Amid the incredible diversity of living things on our planet, there is a common theme. Organisms need to acquire new genes, or change the functions of existing genes, in order to adapt and survive.
How does that happen?
A common view is that genes duplicate, with one of the copies picking up a new function while the other copy continues to function as before.
However, by studying tiny parasitic Jewel Wasps and their rapidly changing venom repertoires, the Werren Lab at the University of Rochester has uncovered a different process that may be widespread in other species as well.
The process involves co-opting single copy genes to take on new functions. In some cases, these genes appear to continue their previous function as well, in other parts of the wasp’s anatomy besides the venom gland. The findings are published in Current Biology.
“It is almost as if they are now moonlighting,” says John (Jack) Werren, professor of biology. “They’ve got a day job, and then take on a night job as well. Over time, if the night job works out, they may give up the day job and evolve as a venom specialist. However, in other cases we have found that they stop moonlighting as venom genes but appear to retain their day job.”
How is a gene co-opted? And what determines which job (or combination of jobs) it performs? In the case of Jewel Wasps, the process called gene regulation is key. As the researchers explain, the rapid turnover in venom genes is accomplished mostly by changes in regulatory regions adjacent to the genes.
These regulatory regions control how the genes are expressed–that is, whether the genes are turned “on” or “off” in different tissues. When a gene is turned on, it provides instructions for manufacturing proteins. When it’s turned off, it provides no such instructions.
“Co-option of single copy genes can be a more rapid mechanism for adapting to a new environment because it does not require the gene to be duplicated first,” notes Ellen Martinson, a co-lead author and postdoctoral research associate in the Werren Lab.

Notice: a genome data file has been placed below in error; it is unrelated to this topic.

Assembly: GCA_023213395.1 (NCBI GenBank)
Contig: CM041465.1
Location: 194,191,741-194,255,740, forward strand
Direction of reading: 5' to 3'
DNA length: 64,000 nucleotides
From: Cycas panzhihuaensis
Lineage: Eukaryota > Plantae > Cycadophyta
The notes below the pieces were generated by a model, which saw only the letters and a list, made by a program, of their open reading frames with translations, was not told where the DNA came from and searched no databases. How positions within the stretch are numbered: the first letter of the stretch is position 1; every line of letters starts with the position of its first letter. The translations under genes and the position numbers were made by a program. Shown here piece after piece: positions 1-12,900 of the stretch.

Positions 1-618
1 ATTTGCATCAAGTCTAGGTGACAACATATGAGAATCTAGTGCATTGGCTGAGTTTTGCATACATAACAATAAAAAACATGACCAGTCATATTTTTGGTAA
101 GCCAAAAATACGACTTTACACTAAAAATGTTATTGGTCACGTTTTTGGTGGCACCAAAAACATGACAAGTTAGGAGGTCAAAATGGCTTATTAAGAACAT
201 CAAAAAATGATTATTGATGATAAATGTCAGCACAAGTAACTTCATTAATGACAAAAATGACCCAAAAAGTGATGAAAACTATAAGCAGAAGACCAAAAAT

“In essence, these wasps are recycling their genes for new functions,” says co-lead Mrinalini, a former postdoc in the Werren Lab who has since joined the National University of Singapore, where she studies snake venoms.
The group–which also includes two other researchers at the University of Rochester, Yogeshwar Kelkar and Ching-Ho Chang–studied four closely related species of Jewel Wasps. The wasps lay their eggs on the pupae of other insects, after first injecting the pupae with venoms that manipulate the metabolism of the host in ways that make the environment more conducive to their developing young.
Using transcriptome and proteome sequencing, the researchers found that more than half of the venom components in the parasitic wasps resulted from single copy genes that had been co-opted without being duplicated. The composition of the venoms can change quickly, allowing the wasps to adapt to different hosts. For example, even closely related species can differ by up to 40 percent of their venom repertoire.
The group proposes that co-option of single copy genes for new function is not just restricted to parasitoid venoms. Co-option may be common in nature, particularly when organisms are evolving rapidly to changing environments.
With regards to parasitoid venoms, there may be an added benefit, says Werren. “The great diversity of parasitoid venoms and abundance of these species (estimates run as high as 600,000 parasitoid species on earth), combined with the fact that parasitoid venoms have evolved to manipulate metabolic processes, suggests that they are potentially an immense untapped cornucopia for drug discovery.”